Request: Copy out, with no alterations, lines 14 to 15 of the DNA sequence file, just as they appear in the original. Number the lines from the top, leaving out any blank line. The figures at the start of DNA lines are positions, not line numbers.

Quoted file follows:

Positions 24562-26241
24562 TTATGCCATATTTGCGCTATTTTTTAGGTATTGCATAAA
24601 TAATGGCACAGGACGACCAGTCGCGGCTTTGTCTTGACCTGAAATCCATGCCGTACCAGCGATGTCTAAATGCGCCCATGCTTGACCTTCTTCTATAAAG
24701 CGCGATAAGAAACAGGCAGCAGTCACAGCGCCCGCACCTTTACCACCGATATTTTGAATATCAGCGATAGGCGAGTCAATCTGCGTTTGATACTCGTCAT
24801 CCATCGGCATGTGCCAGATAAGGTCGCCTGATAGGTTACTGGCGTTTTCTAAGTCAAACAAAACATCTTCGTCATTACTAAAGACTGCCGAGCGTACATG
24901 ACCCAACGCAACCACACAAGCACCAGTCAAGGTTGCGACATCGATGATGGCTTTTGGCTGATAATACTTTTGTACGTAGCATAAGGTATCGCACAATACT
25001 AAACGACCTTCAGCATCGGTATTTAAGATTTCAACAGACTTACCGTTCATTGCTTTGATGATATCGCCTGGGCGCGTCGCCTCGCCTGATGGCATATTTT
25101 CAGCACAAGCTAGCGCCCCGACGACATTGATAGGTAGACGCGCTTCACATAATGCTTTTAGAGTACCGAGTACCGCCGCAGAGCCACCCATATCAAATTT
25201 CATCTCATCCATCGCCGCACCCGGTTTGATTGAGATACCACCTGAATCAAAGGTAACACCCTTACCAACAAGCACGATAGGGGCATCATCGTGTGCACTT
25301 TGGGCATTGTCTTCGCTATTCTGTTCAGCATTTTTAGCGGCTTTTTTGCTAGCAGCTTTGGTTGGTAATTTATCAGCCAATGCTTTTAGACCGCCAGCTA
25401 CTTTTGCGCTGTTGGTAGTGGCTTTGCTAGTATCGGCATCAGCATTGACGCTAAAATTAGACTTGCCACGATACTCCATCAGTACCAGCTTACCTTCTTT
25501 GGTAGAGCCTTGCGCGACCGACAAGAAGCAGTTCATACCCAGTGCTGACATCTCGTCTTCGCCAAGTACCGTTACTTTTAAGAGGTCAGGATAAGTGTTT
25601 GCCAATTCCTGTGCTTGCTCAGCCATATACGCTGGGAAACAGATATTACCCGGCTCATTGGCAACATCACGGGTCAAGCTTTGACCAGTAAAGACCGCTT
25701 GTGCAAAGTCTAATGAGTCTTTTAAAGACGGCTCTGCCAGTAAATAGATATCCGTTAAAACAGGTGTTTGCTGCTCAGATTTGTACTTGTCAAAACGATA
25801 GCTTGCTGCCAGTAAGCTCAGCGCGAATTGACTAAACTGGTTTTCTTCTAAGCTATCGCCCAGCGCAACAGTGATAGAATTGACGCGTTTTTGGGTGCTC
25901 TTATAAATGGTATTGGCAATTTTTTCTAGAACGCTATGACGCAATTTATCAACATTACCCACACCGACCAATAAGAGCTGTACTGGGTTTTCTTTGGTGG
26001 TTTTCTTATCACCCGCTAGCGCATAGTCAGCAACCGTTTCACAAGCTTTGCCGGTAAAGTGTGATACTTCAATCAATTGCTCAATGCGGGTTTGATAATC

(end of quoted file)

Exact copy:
25701 GTGCAAAGTCTAATGAGTCTTTTAAAGACGGCTCTGCCAGTAAATAGATATCCGTTAAAACAGGTGTTTGCTGCTCAGATTTGTACTTGTCAAAACGATA
25801 GCTTGCTGCCAGTAAGCTCAGCGCGAATTGACTAAACTGGTTTTCTTCTAAGCTATCGCCCAGCGCAACAGTGATAGAATTGACGCGTTTTTGGGTGCTC